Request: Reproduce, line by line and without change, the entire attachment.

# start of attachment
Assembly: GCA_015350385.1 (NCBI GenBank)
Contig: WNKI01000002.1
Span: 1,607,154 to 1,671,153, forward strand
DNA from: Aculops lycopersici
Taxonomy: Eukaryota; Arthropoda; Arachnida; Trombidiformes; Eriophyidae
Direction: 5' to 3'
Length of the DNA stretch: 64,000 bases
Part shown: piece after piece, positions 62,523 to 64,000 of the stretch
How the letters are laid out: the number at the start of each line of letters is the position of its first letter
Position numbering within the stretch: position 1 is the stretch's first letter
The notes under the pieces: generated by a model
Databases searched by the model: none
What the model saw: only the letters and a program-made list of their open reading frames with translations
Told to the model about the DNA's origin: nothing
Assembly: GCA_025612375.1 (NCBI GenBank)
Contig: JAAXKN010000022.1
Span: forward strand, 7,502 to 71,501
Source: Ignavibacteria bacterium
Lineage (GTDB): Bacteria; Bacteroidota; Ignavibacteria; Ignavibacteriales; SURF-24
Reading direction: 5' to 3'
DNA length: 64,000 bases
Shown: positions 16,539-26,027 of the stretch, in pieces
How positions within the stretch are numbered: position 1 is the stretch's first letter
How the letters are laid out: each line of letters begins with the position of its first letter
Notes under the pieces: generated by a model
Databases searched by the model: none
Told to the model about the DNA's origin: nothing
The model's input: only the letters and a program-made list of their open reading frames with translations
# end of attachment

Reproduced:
Assembly: GCA_015350385.1 (NCBI GenBank)
Contig: WNKI01000002.1
Span: 1,607,154 to 1,671,153, forward strand
DNA from: Aculops lycopersici
Taxonomy: Eukaryota; Arthropoda; Arachnida; Trombidiformes; Eriophyidae
Direction: 5' to 3'
Length of the DNA stretch: 64,000 bases
Part shown: piece after piece, positions 62,523 to 64,000 of the stretch
How the letters are laid out: the number at the start of each line of letters is the position of its first letter
Position numbering within the stretch: position 1 is the stretch's first letter
The notes under the pieces: generated by a model
Databases searched by the model: none
What the model saw: only the letters and a program-made list of their open reading frames with translations
Told to the model about the DNA's origin: nothing
Assembly: GCA_025612375.1 (NCBI GenBank)
Contig: JAAXKN010000022.1
Span: forward strand, 7,502 to 71,501
Source: Ignavibacteria bacterium
Lineage (GTDB): Bacteria; Bacteroidota; Ignavibacteria; Ignavibacteriales; SURF-24
Reading direction: 5' to 3'
DNA length: 64,000 bases
Shown: positions 16,539-26,027 of the stretch, in pieces
How positions within the stretch are numbered: position 1 is the stretch's first letter
How the letters are laid out: each line of letters begins with the position of its first letter
Notes under the pieces: generated by a model
Databases searched by the model: none
Told to the model about the DNA's origin: nothing
The model's input: only the letters and a program-made list of their open reading frames with translations